Caitlin Durante

Worthy Wednesday: Writers Words with Caitlin Durante

Caitlin Durante

MARCH 2013: Writing Dialogue 

Dialogue can be very tricky to write. When it’s done well, dialogue is memorable, powerful, comical, and quotable. When it’s done poorly, it is painful to watch and it will slow down the story’s momentum.

Following these tips can help ensure the dialogue in your screenplay has meaning and enhances the story.

Write with Purpose. There is a big difference between conversation and dialogue—dialogue has purpose and conversation does not. An exchange of dialogue between characters should serve a purpose, whether it is revealing character, moving the story forward, or establishing conflict, to name a few. Any filler that is more conversational than meaningful can be cut.

Avoid Expository Dialogue. We know that it is always better to show than to tell. If there is information you need to get across to the audience, try to find ways to show it through action rather than a character explaining it through dialogue. Actions are louder than words.

Be Minimalistic. Screenwriting instructors often challenge beginners to write a short script that contains no dialogue. They do this to demonstrate that stories can be told just as effectively without it. So use dialogue sparingly. Dialogue should not be the vehicle for storytelling; it should be the power steering that helps guide the story along.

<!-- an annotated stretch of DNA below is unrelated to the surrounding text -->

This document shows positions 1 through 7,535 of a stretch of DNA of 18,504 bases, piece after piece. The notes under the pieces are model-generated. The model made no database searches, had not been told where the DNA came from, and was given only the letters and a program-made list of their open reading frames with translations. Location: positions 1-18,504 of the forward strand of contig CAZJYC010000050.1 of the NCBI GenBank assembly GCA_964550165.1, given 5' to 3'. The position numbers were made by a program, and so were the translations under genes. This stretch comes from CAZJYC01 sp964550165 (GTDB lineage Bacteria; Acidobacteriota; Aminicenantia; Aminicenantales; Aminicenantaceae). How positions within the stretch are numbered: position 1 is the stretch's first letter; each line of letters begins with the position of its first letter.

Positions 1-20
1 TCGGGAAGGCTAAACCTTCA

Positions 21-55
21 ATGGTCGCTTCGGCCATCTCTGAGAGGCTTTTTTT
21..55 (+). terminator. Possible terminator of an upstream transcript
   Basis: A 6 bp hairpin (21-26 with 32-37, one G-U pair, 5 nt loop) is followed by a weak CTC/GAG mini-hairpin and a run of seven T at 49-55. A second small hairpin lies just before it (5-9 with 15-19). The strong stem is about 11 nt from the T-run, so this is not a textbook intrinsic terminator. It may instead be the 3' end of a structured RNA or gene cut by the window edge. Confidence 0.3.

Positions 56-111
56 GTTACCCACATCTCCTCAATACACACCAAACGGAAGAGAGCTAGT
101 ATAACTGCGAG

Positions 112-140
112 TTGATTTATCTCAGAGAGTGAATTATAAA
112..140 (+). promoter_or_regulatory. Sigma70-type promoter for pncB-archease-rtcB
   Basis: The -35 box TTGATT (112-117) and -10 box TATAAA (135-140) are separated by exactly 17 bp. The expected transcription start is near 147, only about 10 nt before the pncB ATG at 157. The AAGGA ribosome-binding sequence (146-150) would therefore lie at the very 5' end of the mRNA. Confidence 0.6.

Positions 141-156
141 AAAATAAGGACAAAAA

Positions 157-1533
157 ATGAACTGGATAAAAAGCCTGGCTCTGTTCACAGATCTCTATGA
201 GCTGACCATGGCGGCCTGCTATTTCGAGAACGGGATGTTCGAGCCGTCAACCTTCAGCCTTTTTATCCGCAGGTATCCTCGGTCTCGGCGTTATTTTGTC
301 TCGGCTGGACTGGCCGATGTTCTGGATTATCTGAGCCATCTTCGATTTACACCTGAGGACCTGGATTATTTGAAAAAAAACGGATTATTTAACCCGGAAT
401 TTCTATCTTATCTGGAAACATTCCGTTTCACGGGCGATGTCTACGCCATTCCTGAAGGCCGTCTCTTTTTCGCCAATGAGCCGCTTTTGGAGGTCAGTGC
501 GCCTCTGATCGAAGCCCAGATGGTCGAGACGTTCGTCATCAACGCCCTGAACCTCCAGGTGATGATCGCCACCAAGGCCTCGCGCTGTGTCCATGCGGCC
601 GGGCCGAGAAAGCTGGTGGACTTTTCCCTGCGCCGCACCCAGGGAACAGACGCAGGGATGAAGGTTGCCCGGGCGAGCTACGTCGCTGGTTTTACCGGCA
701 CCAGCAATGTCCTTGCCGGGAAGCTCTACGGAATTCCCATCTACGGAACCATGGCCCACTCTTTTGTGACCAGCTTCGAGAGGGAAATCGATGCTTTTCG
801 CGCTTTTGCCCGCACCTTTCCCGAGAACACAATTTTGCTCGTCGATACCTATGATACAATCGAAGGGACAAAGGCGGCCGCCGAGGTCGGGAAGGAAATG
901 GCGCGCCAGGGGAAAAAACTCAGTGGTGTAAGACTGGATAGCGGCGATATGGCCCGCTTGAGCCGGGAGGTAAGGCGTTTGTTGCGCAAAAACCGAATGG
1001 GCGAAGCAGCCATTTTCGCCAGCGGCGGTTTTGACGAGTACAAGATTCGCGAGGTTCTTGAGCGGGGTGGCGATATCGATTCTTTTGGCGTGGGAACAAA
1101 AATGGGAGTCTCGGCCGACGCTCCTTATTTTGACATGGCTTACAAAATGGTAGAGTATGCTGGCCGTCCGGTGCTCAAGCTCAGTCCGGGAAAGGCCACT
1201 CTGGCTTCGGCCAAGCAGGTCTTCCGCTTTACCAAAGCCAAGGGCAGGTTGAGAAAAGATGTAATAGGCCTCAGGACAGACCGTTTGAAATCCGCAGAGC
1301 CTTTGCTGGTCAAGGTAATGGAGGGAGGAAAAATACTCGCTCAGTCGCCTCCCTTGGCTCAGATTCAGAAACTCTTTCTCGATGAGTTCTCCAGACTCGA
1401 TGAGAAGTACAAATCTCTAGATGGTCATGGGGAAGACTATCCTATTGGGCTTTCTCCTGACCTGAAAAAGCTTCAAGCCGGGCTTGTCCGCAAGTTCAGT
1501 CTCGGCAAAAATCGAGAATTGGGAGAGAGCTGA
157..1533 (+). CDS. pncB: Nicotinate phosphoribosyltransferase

Avoid Repeating What We Already Know. Often times in a story, a character may need to bring another character up to speed and tell them what happened in a previous scene. However, it is not necessary to show the character explaining what happened when the audience already saw it play out on screen. You can show the character beginning the recap: “You won’t believe what just happened!”—then cut to the other character’s reaction. No need for the audience to experience a scene twice.

Give Characters Unique Voices. Make your characters sound different from each other, whether it is their speech pattern, word choice, sentence structure, rhythm, or regional dialect. Consider how different Alvy in Annie Hall sounds from, say, Yoda or Forrest Gump. Giving each character a unique voice will make your dialogue much more interesting.

Avoid Writing on the Nose. To “write on the nose” is to make your character say exactly what they are thinking or feeling. In order words, it means bringing any subtext to the surface, which is not where subtext belongs. Scenes will be much richer and more engaging if the characters are not so blatant about their emotional responses.


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